Exchange 2013 Command Log

#MsExchange #Powershell

One of the things I like about Exchange 2010 is the ability in the Exchange Management Console to view the command log.  So typically I would do some in the console, the get the command by clicking View and selecting View Exchange Management Shell Command Log, finding the command I just ran and using it in a script.

Well Exchange 2013 is all web based now and that feature has gone :-( but you can still get the information by using the  Search-AdminAuditLog cmdlet.

This works for both Exchange 2010 and 2013 .. enjoy

$whoai = ([System.Security.Principal.WindowsIdentity]::GetCurrent()).Name
 $saal = Search-AdminAuditLog -UserIds $whoai | Sort RunDate -Descending
 $Matrix = @()
 ForEach($Item in $saal){
 $tmpMatrix = ""|Select Caller, When, Change
 $tmpMatrix.Caller = $Item.Caller
 $tmpMatrix.When = $Item.RunDate
 $tmpMatrix.Change = $Item.CmdLetName + " "
 $tmpMatrix.Change += "'" + $item.ObjectModified + "' "
$tmpCmdletParameters = $item.CmdletParameters
 $Param = ""
 ForEach($tmpParam in $tmpCmdletParameters){
 $Param += " -" + $tmpParam.Name + " '" + $tmpParam.Value + "' "
 $tmpMatrix.Change += $Param
 $Matrix += $tmpMatrix
$Matrix | ft -auto -wrap

NetApp SnapManager for Exchange Reports and Powershell Brackets

#NetApp #Powershell

SME is a great tool, but it has an undocumented feature, where it doesn’t flush it’s report files.  Now these files get big and I wanted a way to zip or delete the files.

The issue is that the folder name has brackets in it [servername] and powershell treats brackets as “special”.
Try it! Open powershell, create a folder and put a file in the folder

md C:\ps\[test]

now dir it:

dir C:\ps\[test]

Nothing right, but it works with the command prompt.  It took figging ages and a fair amount of Bing time to work a way around it, it’s dead simple:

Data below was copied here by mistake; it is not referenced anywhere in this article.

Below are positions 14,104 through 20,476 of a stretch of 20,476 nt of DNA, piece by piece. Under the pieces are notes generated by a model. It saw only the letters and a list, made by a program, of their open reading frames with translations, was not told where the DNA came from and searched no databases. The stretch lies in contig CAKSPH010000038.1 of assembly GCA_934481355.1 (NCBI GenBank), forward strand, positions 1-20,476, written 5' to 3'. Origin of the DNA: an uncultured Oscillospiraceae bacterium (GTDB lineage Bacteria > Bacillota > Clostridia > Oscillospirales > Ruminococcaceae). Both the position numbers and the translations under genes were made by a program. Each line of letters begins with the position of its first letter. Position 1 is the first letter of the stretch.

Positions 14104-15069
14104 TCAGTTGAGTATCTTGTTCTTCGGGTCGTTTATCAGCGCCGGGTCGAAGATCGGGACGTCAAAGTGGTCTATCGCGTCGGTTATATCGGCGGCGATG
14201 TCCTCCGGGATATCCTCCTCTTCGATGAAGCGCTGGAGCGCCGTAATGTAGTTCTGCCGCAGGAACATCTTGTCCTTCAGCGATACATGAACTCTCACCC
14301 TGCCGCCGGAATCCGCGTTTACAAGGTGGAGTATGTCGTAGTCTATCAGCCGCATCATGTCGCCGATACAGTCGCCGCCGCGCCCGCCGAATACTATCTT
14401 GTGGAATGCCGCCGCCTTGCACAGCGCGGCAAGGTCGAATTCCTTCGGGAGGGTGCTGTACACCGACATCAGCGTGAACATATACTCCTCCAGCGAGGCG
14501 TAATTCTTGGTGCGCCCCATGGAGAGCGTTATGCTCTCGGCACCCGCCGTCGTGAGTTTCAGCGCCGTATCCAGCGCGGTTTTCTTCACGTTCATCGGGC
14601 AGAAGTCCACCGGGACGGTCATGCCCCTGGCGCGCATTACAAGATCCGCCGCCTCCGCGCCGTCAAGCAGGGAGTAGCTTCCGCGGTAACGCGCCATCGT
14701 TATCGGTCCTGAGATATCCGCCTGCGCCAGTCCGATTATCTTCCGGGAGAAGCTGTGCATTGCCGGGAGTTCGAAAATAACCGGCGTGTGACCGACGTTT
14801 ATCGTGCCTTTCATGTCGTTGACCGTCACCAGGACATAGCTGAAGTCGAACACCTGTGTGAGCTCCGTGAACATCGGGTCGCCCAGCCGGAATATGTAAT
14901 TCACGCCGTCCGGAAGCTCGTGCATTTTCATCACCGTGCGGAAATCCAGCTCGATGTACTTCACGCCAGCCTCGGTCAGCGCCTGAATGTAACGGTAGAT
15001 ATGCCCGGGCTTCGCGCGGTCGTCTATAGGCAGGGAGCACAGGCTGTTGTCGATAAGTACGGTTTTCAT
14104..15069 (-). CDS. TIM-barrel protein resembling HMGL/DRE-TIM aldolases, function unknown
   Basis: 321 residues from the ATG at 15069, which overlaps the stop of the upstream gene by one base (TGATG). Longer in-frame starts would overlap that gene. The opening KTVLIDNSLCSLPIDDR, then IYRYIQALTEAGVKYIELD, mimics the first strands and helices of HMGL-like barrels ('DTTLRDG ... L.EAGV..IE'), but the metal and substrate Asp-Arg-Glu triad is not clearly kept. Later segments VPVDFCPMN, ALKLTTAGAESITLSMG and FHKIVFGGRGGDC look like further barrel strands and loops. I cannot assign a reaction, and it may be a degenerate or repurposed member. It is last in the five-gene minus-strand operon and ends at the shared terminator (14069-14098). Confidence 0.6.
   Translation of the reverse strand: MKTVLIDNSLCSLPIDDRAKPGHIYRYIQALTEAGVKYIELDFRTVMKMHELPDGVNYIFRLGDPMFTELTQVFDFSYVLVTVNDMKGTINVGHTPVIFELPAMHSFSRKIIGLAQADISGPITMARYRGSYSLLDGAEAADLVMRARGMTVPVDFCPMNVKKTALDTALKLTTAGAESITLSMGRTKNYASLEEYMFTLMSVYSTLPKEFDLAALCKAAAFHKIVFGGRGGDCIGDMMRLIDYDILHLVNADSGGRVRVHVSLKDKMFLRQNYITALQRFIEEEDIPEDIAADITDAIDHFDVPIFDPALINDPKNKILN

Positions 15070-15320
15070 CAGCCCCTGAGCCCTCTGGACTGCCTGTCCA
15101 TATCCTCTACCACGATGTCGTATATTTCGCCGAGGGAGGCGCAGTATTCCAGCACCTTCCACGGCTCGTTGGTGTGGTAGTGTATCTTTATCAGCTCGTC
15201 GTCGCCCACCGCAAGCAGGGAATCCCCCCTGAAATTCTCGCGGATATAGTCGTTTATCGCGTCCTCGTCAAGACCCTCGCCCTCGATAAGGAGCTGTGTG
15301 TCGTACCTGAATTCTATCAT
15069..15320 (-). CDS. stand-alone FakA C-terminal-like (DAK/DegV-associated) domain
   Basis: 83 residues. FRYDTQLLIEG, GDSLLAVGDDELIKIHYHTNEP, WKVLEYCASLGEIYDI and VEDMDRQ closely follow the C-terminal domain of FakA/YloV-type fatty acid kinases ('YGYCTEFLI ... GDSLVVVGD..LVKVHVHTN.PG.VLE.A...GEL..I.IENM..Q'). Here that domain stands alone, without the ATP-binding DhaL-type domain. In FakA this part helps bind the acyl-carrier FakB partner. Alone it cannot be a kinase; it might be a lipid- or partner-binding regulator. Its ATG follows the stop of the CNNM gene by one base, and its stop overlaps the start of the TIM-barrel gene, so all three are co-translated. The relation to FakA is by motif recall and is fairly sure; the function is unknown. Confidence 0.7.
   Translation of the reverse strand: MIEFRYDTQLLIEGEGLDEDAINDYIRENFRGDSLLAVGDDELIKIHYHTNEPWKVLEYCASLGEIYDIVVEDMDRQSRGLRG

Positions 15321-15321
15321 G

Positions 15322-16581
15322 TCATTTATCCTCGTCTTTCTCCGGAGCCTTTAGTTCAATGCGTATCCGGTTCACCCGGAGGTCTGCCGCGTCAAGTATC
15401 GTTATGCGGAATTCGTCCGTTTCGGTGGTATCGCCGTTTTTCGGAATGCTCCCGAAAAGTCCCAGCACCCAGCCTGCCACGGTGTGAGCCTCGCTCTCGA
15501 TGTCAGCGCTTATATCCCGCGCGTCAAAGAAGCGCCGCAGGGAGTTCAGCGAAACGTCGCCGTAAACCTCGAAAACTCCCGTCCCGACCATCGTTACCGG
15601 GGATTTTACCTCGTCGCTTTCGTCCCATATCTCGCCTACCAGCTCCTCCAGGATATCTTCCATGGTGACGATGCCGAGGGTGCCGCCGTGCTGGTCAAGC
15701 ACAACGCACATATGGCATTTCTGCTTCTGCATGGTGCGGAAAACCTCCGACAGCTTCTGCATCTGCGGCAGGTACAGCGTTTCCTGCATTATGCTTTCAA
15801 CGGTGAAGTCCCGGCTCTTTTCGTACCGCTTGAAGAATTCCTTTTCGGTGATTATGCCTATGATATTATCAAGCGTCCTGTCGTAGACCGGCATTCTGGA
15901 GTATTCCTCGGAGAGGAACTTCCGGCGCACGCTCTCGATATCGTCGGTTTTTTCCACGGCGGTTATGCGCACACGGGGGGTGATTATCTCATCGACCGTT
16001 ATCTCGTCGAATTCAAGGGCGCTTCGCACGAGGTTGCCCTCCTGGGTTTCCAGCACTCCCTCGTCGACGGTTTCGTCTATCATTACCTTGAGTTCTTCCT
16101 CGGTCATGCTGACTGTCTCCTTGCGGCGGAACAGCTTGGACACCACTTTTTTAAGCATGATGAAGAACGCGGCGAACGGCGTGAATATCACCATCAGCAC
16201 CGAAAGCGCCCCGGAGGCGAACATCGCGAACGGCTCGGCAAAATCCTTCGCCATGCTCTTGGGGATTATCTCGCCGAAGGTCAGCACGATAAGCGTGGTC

dir -LiteralPath C:\ps\[test]

Yeah baby! using -LiteralPath does the trick

Powershell Split String


I wanted to put a disclaimer in my profile.ps1 file, but I wanted it to look nice.  I wanted it to split at 67 characters and split whole words.

It was a painful exercise, but this works!

$message="This system is the property of, and provided only for authorised used according to policies. This system may be subject to monitoring for lawful purposes and to ensure compliance with policies in accordance with all applicable legislation. Use of this system constitutes consent to lawful monitoring, policies and all applicable legislation."

$SplitAt = 67
$Start = 0
$MessageLength = $Message.Length
$MessageArray = @()
$more = $True
$CharsLeft = $MessageLength - $Start
$splitNow = [math]::min($SplitAt, $CharsLeft)
$chars = $Message.substring($start,$SplitNow)
if($splitNow -ne $SplitAt){$tmpLine = $Chars}ELSE{ $tmpLine = $Message.substring($start,$chars.lastindexof(" ")+1)}
$start += $tmpLine.Length
IF([string]::IsNullOrEmpty($tmpLine)){$more=$False}ELSE{ $MessageArray += $tmpLine}
if($start -gt $MessageLength){$more=$False}

Number of Mailboxes on an Exchange Server

#MsExchange #Powershell

I wanted to look at a quicker way to discover the number of mailboxes per database.  Sure you could run something like Get-MailboxDatabase | Get-Mailbox, but depending on the environment and number of mailboxes this does take an age.  Instead I discovered that the actual mailbox count per database is hidden in the AD!

So open the Exchange Management shell and run this!

Write-Host "Getting Mailbox Databases"
[array] $dbs = Get-MailboxDatabase
Write-Host ($dbs.count) "Found"

Write-Host "Getting Mailbox Count"
ForEach($db in $dbs){
$tmpMatrix = "" | Select database, usercount, Server
$tmpMatrix.Server = $db.Server
$dn = $db.DistinguishedName
$tmpMatrix.database = $
[ADSI] $objDB = "GC://$($dn -replace ‘/’,'\/’)"
if ( ($objDB.objectClass -ne $null) -and ($objDB.objectClass.Contains(“msExchPrivateMDB”)) ) {
$tmpMatrix.usercount = [Math]::Max(0,([Int] ($objDB.homeMDBBL.Count)) – 1)
$matrix += $tmpMatrix

Quick ;-)